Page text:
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9292: Haitian Parties Ready to Talk (fwd)

From: Dan Craig <dgcraig@att.net>

Haitian Parties Ready to Talk
October 6, 2001 
Filed at 2:59 a.m. ET 

PORT-AU-PRINCE, Haiti (AP) -- Following a U.S. warning that Haiti is
endangering relations with donor nations,
President Jean-Bertrand Aristide's party and the opposition said Friday
they are ready to resume talks to resolve a 16-month political crisis. 

Since the disputed May 2000 local and legislative elections, which
Aristide's party won, Haiti has been mired
in a political standoff that has sidetracked Aristide's campaign promise
to create jobs and re-establish the
authority of the state. 

Talks finally collapsed in July, and the opposition has proposed they
resume Oct. 15. The governing Lavalas Family Party has agreed, but
without fixing a date. 

Opposition spokesman Serge Gilles said his 15-member Convergence
opposition alliance was ready to negotiate a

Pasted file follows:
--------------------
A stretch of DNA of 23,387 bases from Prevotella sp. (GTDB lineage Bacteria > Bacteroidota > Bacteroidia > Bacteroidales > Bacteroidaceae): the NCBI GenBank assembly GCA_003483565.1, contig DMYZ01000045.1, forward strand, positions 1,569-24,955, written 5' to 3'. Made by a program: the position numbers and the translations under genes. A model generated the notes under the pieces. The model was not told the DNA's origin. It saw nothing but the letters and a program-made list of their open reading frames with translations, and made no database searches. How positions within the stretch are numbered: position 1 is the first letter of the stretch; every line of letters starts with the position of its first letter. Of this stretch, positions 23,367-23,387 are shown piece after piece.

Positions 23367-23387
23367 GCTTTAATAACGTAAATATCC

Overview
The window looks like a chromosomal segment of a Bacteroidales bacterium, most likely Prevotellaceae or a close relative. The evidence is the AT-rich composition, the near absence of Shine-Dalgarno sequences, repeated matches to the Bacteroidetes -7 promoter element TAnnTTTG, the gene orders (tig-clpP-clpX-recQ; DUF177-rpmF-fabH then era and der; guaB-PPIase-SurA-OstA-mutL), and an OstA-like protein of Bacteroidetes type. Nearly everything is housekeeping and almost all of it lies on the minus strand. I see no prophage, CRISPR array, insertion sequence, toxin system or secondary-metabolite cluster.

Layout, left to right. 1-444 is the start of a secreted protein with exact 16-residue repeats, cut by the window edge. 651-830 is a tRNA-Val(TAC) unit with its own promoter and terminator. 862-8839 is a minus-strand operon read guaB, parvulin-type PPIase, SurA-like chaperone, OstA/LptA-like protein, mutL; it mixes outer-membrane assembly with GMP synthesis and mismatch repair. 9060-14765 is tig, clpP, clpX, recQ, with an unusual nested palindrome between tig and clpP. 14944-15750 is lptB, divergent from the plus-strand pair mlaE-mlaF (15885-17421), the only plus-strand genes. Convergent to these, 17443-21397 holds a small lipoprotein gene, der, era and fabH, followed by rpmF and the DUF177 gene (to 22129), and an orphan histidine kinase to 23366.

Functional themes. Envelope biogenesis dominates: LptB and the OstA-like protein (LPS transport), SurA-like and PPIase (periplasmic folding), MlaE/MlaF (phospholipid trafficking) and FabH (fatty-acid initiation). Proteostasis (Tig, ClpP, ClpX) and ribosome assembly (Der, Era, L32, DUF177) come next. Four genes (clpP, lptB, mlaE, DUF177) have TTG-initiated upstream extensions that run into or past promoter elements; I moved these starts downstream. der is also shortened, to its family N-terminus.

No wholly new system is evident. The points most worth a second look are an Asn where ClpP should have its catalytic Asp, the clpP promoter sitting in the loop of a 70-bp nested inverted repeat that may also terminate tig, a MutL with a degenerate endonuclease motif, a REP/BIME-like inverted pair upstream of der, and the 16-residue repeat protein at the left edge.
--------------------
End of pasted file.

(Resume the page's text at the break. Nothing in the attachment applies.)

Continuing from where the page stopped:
"good compromise."

Jonas Petit, spokesman for Lavalas, said he hoped talks would resume
"very soon." 

But the opposition still demands reruns of all races in exchange for
recognition of Aristide's legitimacy. The
government is willing to rerun only seven contested upper-seat races and
shorten the terms of the other

On Thursday, State Department spokesman Richard Boucher pressed the
Haitians to get back to the negotiating table or risk international

"Haiti will not enjoy a normal relationship with the international
community, including donor countries and
institutions, until there is a formal agreement among the political
parties that addresses election issues," Boucher said Thursday in

The international community has suspended $500 million in assistance
until a consensus is reached and some disputed election results are

On Tuesday, Organization of American States Secretary-General Cesar
Gaviria announced the formation of
the 14-nation Friends of Haiti, an informal advisory group intended to
help mediate. 

The group is made up of 10 OAS member states, including the United
States, Germany, Norway, Spain and France, which was Haiti's colonizer.


Copyright 2001 The New York Times Company